Why Do Zebras Have Stripes?

How scientists used the scientific process to solve one of nature’s mysteries


FLY FOOD? Scientists tested to see if zebras and horses attract the same number of flies.

A zebra munches on grass in a field in Africa. Nearby, a horsefly is buzzing around looking for food too. The insect bites a nearby animal and drinks its blood. The fly is tiny, but it can be a big problem. It can pass on deadly diseases as it feeds. Luckily for the zebra, the hungry fly doesn’t land on it. Why?

Tim Caro, a biologist at the University of California, Davis, believes it has to do with the zebra’s stripes. “We grow up learning pandas are black and white, leopards are spotted, and zebras are striped,” says Caro. “But not enough people ask, ‘Why?’”

For at least 150 years, scientists have pondered why zebras have stripes. Some guessed the patterns distract predators, allowing zebras to escape attacks. Others thought the stripes might keep zebras cool. Caro followed these steps of the scientific process to try to solve the mystery.

1. Ask Questions

Zebras live in parts of the world that have the most horseflies that carry disease. But most zebras don’t catch these diseases. Caro wanted to know: Do zebra stripes stop flies from biting? He designed a plan to find out.

2. Investigate

Caro visited a farm in the United Kingdom where zebras, horses, and horseflies all lived. There he could compare how horseflies landed on horses and on zebras. He also dressed horses in different coats: one that was all black, one that was all white, and one that had a black-and-white zebra pattern. These outfits allowed Caro to observe how the horseflies reacted to the different colors and patterns.

His team used video cameras to record flies near the horses and zebras. The footage showed each fly’s flight path.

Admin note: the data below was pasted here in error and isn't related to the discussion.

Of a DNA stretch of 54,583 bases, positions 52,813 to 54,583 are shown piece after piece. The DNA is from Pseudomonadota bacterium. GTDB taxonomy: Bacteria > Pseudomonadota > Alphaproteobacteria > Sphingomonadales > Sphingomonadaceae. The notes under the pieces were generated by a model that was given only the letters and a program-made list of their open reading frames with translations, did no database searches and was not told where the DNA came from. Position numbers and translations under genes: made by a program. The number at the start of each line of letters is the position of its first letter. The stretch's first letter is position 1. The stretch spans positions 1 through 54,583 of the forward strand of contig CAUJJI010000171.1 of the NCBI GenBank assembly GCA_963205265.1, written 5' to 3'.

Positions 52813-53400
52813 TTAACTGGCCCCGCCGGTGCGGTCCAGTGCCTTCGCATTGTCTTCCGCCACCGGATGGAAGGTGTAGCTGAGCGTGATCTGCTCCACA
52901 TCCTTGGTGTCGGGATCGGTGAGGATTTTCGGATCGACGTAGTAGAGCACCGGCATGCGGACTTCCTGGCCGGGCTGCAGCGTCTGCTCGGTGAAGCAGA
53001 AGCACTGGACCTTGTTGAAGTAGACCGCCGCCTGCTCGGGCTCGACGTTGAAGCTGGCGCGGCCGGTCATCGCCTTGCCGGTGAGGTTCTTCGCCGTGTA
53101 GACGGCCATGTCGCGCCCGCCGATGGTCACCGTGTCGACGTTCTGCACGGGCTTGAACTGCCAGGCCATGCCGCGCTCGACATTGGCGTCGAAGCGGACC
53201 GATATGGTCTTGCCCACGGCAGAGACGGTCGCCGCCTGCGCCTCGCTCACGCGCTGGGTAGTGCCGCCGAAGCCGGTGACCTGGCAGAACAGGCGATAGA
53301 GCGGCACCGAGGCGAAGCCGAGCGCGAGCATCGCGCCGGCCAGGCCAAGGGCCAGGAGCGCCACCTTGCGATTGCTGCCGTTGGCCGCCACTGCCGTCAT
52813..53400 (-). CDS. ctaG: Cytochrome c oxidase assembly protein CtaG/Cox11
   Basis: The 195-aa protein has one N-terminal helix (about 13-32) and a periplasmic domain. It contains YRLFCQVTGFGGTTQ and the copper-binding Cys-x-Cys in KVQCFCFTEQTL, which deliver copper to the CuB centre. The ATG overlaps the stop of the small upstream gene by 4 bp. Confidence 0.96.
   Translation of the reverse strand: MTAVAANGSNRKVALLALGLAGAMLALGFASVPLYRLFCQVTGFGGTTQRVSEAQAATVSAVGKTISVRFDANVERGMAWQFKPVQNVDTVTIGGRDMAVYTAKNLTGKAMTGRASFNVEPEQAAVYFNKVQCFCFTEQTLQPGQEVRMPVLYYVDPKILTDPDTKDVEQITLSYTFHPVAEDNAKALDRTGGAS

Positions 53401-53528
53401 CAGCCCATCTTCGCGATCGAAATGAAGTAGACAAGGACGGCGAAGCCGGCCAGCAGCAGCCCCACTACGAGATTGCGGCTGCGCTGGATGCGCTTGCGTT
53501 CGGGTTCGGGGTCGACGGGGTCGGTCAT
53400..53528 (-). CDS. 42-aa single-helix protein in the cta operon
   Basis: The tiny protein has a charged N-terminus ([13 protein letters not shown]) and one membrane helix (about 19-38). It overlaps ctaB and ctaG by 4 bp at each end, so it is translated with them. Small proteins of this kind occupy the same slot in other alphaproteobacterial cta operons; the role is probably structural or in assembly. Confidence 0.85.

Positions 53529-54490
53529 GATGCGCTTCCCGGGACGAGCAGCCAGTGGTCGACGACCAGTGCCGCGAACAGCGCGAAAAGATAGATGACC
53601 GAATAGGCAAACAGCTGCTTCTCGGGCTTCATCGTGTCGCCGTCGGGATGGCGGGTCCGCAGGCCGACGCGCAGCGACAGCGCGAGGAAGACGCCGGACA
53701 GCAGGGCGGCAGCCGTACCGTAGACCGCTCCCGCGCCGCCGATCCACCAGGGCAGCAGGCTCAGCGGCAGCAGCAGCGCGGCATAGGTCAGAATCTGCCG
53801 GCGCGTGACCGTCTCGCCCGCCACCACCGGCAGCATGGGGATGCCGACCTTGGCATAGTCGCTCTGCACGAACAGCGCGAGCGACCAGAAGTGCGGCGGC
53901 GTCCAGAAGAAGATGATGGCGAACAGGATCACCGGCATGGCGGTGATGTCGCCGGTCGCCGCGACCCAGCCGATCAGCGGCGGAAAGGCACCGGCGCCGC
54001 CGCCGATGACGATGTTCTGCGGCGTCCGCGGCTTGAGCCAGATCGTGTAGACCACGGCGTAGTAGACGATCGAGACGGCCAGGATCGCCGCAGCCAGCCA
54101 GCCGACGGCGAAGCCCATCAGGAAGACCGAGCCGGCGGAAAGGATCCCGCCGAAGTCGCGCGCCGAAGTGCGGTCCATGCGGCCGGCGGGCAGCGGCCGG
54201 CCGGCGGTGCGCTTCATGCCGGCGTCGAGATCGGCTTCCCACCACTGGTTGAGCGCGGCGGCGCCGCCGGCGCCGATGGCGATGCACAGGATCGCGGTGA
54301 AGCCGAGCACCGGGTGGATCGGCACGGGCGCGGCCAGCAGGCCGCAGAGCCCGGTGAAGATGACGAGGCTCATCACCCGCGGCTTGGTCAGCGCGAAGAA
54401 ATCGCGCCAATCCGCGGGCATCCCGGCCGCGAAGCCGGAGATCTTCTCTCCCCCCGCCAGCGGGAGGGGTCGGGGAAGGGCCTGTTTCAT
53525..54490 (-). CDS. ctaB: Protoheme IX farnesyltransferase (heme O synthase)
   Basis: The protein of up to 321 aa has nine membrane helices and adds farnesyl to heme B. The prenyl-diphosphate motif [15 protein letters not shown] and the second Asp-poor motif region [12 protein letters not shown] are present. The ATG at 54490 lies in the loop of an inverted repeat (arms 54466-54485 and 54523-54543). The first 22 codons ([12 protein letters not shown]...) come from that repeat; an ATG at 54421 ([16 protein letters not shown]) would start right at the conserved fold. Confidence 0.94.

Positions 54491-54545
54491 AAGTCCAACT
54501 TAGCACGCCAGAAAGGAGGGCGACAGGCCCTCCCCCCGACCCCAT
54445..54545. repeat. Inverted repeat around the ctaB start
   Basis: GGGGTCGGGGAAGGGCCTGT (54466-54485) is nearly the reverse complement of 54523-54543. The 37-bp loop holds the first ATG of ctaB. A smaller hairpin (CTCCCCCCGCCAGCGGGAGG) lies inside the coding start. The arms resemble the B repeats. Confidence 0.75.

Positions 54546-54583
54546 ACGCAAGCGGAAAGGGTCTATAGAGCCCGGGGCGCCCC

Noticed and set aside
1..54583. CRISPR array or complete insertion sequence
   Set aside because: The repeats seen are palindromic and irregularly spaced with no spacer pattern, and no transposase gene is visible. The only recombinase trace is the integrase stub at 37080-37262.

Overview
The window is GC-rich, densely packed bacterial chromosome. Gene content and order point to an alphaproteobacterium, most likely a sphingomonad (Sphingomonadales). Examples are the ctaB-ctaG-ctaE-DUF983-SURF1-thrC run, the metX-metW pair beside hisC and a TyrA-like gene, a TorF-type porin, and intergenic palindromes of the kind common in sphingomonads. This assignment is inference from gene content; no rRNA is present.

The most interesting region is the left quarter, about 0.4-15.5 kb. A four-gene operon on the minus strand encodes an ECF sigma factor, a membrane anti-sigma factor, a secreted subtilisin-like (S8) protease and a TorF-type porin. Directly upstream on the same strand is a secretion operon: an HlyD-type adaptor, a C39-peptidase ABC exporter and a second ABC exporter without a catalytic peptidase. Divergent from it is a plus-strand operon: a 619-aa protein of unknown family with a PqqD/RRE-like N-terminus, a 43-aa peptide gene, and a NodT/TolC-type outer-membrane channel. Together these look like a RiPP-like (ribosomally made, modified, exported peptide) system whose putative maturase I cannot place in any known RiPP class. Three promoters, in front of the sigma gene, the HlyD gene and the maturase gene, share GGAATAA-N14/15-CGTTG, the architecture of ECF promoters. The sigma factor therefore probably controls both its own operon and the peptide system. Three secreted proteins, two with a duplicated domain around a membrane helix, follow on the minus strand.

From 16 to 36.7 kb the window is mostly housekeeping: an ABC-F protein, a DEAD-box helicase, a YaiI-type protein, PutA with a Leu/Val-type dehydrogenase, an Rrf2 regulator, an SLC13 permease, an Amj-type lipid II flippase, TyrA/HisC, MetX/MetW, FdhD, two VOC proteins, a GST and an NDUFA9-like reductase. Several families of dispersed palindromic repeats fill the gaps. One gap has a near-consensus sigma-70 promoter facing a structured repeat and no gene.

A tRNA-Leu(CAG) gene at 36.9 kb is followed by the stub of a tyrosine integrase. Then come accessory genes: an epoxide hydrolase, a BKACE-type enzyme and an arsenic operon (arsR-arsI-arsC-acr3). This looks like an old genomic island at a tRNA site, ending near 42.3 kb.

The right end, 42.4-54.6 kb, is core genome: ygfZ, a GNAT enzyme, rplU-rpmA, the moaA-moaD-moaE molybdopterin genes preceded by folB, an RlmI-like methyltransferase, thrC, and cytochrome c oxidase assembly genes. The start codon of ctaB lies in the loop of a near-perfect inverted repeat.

PROTECTIVE PATTERN? Scientists covered horses in coats with zebra patterns to see if flies would stay away.


3. Analyze

From a distance, the flies seemed equally interested in landing on zebras and horses. But when Caro and his team looked at the videos zoomed-in and in slow motion, they saw two very different behaviors: When a horsefly was about to land on a horse, it slowed down and extended its legs right before landing. But when a fly neared a zebra, it didn’t slow down at all. “It flies past the zebra or bounces off of it,” says Caro.

His team also noticed that when a horse wore a zebra pattern, flies didn’t land on the stripes. Instead, they landed on the uncovered head of the horse which didn’t have any stripes.

4. Explain

The scientists found that far fewer flies landed on zebras than on horses. And horses dressed up as zebras attracted fewer flies than horses wearing no coat or all white and all black coats.

As Caro suspected, evidence showed that the stripes discourage flies from landing. Scientists don’t know why the stripes help. But Caro’s findings show that the stripes are an adaptation that helps keep the flies away.

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